As a woman of a Xennial/Elder Millennial age, I grew up with “Sex and the City”, “The L Word” and all of the hookups from the Real World on TV. These shows were groundbreaking for the time, but old hat now. And, one of my besties is a relationship writer and author, so talking about sex openly with friends isn’t a big deal. But I’m not accustomed to writing about sex on any platform. Well, that was until I read that Netflix had a show called “How To Build a Sex Room.” Suddenly I knew I was reading about a show that was standing at the crossroads of design and desire and was ready to talk sex, broadly at least.
First of all, let me say, one of the bright spots on Netflix is the Home and Design content. It’s entertaining, fun, not about flipping a house (thank goodness) and can explore home content deemed too hot for HGTV. With “How To Build a Sex Room” Netflix seems to highlight one of the best things about designing residential design; a designer helping people live their best lives at home. When I began typing this post, the show number was 7 in the Netflix top 10 ( it’s since moved out of the top 10) and that already told me that I was not the only curious “design enthusiast”who was watching. So what am I thinking about it from a design perspective?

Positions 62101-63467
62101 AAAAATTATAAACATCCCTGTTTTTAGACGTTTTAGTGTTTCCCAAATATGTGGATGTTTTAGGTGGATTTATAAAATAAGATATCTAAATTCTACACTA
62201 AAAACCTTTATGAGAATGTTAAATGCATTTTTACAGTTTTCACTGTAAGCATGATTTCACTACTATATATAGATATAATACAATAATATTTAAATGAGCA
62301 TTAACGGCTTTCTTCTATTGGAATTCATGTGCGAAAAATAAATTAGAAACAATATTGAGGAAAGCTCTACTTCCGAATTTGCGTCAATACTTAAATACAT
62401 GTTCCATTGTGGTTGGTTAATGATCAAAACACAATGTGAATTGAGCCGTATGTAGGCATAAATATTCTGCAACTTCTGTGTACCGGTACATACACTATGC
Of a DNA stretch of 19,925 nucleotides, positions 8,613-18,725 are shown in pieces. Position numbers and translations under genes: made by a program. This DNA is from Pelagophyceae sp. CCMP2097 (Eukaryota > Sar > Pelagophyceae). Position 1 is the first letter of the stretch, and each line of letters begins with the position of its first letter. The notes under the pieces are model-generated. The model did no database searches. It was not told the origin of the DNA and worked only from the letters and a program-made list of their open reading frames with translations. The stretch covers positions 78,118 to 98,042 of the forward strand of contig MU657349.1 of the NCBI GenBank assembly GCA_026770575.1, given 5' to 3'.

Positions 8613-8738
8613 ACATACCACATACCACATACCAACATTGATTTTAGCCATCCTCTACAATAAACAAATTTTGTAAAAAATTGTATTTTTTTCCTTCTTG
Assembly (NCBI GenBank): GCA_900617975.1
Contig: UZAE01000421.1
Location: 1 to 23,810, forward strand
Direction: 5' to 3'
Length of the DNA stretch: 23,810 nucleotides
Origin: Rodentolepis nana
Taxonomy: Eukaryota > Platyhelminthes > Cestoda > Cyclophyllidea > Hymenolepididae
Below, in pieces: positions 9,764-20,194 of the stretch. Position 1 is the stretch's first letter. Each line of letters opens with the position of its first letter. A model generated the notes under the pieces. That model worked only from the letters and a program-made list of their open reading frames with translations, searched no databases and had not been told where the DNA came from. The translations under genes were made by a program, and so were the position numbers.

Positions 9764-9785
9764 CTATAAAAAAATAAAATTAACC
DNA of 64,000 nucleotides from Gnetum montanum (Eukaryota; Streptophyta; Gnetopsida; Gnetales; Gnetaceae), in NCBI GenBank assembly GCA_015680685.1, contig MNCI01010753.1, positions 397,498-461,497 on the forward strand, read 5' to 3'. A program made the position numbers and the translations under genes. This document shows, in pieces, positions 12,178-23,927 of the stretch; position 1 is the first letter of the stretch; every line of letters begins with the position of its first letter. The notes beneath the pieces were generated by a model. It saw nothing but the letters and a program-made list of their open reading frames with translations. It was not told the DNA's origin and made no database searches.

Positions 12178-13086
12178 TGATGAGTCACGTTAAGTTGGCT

What this show illustrates really well in the fact that being a designer is really personal, intimate work, especially in residential design. A designer needs to know how you live, want to live and what goes on day to day. To say there needs to be honesty, trust and empathy between designer and client is an understatement. And while overt conversations about sex may not come up in the client on a regular basis, tangentially, an interior designer may learn things like whether clients sleep in the same room or even same bed as their partners among other private information. Lifestyles questions pertaining to design may uncover even more unexpected details about clients as well. Someone may even answer the door in the and sit through an entire design meeting and presentation in the tiniest of tiny shorts (yes that has happened to me– please don’t do this). But it’s the designer featured on the show, Melanie Rose, that was the real highlight for me. She’s like a naughty auntie, who is probably living a better life than one could possibly imagine. She has also now equipped me with a whole new design lexicon; words for design elements I never knew existed.